HONG KONG – Teddy bears dressed in black police riot gear, on sale for over $ 60 each. Messages of gratitude to the authorities, pasted by the children on the walls of their schools. Uniformed police officers march in formation, accompanied by a simulated helicopter and hostage counterterrorism exercise.
It’s National Security Education Day in Hong Kong, the first since the Chinese central government imposed a extended security law in the territory last year.
The law, a response to months of fierce and sometimes violent anti-government protests that began in 2019, has become synonymous with authorities’ efforts to quell dissent and ensure unwavering loyalty. And Thursday’s panoply of activities indicated how they plan to do it: with a mix of cute cajoling and overt shows of force, for a law that an official says should hang over Hong Kong people like a “sword of Damocles.” “.
“Any ‘hard resistance’ that undermines national security will be overturned by law. Any “soft resistance” will be regulated by law, ”said Luo Huining, the top central government official in Hong Kong, at a ceremony inaugurating the day’s events.
The full day of activities was designed to instill in young and old alike the importance of national security. It had been widely promoted through street banners, front page ads in the city’s newspapers, and even a scrolling digital signage on one of the skyscrapers in downtown Hong Kong, among the most concentrated government propaganda efforts since the law was enacted last June.
Even the list of speakers at Thursday’s opening ceremony highlighted how once free-wheeling Hong Kong was being remade to mirror mainland China, with the central government wresting control of local authorities.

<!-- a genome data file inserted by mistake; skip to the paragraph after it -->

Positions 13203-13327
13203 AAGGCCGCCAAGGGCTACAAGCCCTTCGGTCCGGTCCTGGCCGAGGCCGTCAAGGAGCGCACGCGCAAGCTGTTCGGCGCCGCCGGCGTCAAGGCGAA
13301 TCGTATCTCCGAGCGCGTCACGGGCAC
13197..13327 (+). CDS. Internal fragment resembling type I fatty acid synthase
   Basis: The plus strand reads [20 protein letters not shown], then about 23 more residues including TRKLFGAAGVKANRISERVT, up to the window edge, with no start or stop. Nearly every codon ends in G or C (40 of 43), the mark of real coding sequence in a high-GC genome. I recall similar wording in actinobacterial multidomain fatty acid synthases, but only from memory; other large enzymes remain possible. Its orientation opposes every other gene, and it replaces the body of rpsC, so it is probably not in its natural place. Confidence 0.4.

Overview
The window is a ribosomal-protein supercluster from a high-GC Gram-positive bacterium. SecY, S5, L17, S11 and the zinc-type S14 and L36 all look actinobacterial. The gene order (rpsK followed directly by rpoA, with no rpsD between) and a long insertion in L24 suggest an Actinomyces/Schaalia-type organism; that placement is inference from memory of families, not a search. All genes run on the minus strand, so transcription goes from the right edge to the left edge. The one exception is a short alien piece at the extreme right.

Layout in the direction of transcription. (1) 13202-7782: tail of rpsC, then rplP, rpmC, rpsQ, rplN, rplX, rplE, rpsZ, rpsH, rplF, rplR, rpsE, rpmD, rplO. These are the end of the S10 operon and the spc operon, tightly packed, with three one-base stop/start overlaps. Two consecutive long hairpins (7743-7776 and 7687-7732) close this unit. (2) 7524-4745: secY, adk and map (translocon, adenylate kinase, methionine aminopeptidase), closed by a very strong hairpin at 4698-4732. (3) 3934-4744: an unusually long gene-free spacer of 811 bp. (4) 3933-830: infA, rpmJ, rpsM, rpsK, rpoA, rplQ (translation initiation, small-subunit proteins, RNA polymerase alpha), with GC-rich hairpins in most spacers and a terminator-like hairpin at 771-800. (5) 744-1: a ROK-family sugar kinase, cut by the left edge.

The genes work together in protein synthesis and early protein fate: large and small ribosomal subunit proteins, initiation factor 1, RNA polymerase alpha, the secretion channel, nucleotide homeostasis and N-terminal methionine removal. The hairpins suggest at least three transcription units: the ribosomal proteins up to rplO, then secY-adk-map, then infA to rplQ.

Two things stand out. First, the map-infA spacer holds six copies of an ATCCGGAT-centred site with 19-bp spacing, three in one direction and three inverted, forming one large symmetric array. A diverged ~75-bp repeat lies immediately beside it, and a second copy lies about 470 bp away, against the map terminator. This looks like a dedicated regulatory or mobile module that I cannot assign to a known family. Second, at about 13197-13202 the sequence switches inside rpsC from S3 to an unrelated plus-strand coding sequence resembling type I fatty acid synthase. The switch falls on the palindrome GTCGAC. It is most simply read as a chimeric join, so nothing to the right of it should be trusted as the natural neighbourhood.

Carrie Lam, the city’s chief executive, was the only seated Hong Kong civil servant to speak at the ceremony, which took place in the city’s cavernous convention center by the harbor. Other speakers included the head of the central government’s newly established security office in Hong Kong, the commander of the Chinese People’s Liberation Army garrison in Hong Kong and the branch head of the Chinese Ministry of Affairs. foreigners in Hong Kong.
“I especially thank the people of Hong Kong,” said Zheng Yanxiong, the head of the security bureau. “From not knowing, guessing, waiting and monitoring the National Security Law, they came through a very natural and reasonable process of acceptance, welcoming and support.”
After the speeches, attendees left the auditorium, each holding a tote bag featuring a personalized National Safety Education Day emblem, a shield-shaped logo, bordered by a row of books.
Outside the convention center, a helicopter hovered, part of another nearby exhibit – an open house at the Hong Kong Police College.
While the opening ceremony had showcased Hong Kong’s new reality through bureaucratic speeches, the police open house opted for the action film approach. It featured a demonstration of an anti-terrorism squad, with a police dog, hostages and an officer descending from an aerial helicopter, hugging an evacuee before being hoisted into the air again. A water cannon was also on display, a sight familiar to pro-democracy protesters against whom such devices were frequently deployed in 2019.
Officers had started the open house with a goose show. Traditionally, many disciplined services in Hong Kong, a British colony until its return to Chinese rule in 1997, had paraded in the British style. But the Chinese military is known for the distinctive goose tread, in which the leg does not bend at the knee.